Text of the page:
Siyata Mobile unveils MCPTT handset designed for simplicity, affordability
Siyata Mobile this week announced the SD7, a ruggedized handset that is designed specifically to support 3GPP-standard mission-critical-push-to-talk (MCPTT) and other PTT-over-cellular (PoC) offerings in a small, affordable form factor that emphasizes simplicity of use.
Jason DePue, Siyata Mobile vice president of sales, said the SD7 is designed to support a push-to-talk user experience that mimics an LMR radio—with dedicated PTT and SOS buttons—in a pocket-sized package.
“It’s simple. It’s easy to use. It performs like a radio,” DePue said during a webinar hosted by IWCE’s Urgent Communications. “Public safety and construction companies, they want a device that operates just like the radio that they’ve been using for years, and they want it in a form factor that will work.
“It’s simple, and it’s easy to use. They press the button to talk, and they release it to listen, so it’s pretty straightforward. This is the ultimate upgrade to move into an LTE device, to give that radio-like experience.”
Users of MCPTT have applauded the performance and audio quality of the LTE push-to-talk service, but many have questioned the wisdom of running MCPTT or other PoC technologies on a feature-rich smart device that also is used to support multiple data applications from an operational perspective. In fact, many PoC customers have disabled multiple features on smart devices issued to employees, so they can only use them for push-to-talk communications, DePue said.
“A lot of those customers—whether it’s construction, EMS, utilities or things like that—that are using push-to-talk [services] today have disabled a lot of those things on the phone, whether it’s a feature phone or a smartphone,” DePue said, “They’ve disabled traditional voice calling. They’ve disabled text messaging, because they want to distill it down to that basic push-to-talk functionality.”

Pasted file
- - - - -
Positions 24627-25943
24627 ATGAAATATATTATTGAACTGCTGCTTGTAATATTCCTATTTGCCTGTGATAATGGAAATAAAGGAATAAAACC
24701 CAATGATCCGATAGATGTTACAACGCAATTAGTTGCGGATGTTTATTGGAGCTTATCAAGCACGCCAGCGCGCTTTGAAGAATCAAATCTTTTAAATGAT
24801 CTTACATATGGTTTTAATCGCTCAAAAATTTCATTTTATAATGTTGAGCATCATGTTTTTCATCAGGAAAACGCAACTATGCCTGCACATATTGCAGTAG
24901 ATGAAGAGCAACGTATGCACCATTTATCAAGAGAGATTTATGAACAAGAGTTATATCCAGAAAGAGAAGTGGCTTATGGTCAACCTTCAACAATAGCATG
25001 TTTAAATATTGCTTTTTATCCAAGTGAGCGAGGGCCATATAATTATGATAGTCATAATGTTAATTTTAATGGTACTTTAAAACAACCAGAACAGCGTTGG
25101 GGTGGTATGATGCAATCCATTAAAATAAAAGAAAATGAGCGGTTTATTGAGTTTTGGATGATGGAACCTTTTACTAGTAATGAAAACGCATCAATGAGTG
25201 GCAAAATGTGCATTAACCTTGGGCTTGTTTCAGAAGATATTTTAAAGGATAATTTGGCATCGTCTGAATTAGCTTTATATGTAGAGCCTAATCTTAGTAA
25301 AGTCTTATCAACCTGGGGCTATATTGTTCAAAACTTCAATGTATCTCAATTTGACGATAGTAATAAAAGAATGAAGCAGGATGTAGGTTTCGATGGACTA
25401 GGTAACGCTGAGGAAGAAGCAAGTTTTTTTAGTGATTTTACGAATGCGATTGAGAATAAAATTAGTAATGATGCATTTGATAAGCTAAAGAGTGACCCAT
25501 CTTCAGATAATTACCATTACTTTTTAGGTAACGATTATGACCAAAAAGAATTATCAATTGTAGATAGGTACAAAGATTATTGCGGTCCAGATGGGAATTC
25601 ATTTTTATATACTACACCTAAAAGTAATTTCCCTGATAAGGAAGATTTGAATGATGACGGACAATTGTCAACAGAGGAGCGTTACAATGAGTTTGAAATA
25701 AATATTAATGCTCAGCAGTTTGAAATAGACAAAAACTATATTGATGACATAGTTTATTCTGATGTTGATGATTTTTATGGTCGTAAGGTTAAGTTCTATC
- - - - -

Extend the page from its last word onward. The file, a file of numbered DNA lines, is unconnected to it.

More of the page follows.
But this approach is problematic, because the enterprise often ends up paying for an expensive smart device with a touchscreen and a full-feature rate plan from a service provider, even though the device is used only for push-to-talk communications.
“Very exciting seeing affordable device options targeting the mission critical market. End-users will benefit from a larger range of form factors to choose from, no longer limited to premium (but pricey) devices.
“A large range of available devices is key to reducing the total cost of ownership (TCO) of these solutions and will definitely appeal to a much larger number of customers, widening the whole mission-critical ecosystem.”
–Ildefonso de la Cruz, principal analyst, government and manufacturing critical communications
Addressing this reality was Siyata Mobile’s goal with the pocket-sized SD7, which does not have a touchscreenbut does feature a dedicated push-to-talk button and the ability to support all forms of PoC—MCPTT, carrier-integrated PoC and over-the-top PoC applications, according to DePue.
“Most of the customers that are using push-to-talk [service] today, they just want push to talk,” he said. “if I talk about public works, utilities, DoTs, fire, EMS or law enforcement groups where they really just want an LTE push-to-talk handset, this is going to be a solution for them.”
DePue said the SD7 is designed to support North American carriers, noting that the handset operates on Band 14, Band 66 and Band 71 spectrum. Siyata Mobile is working closely with carrier partners, but the company is not allowed to identify them yet. Partners will be unveiled as the SD7 is made commercially available later this year, he said.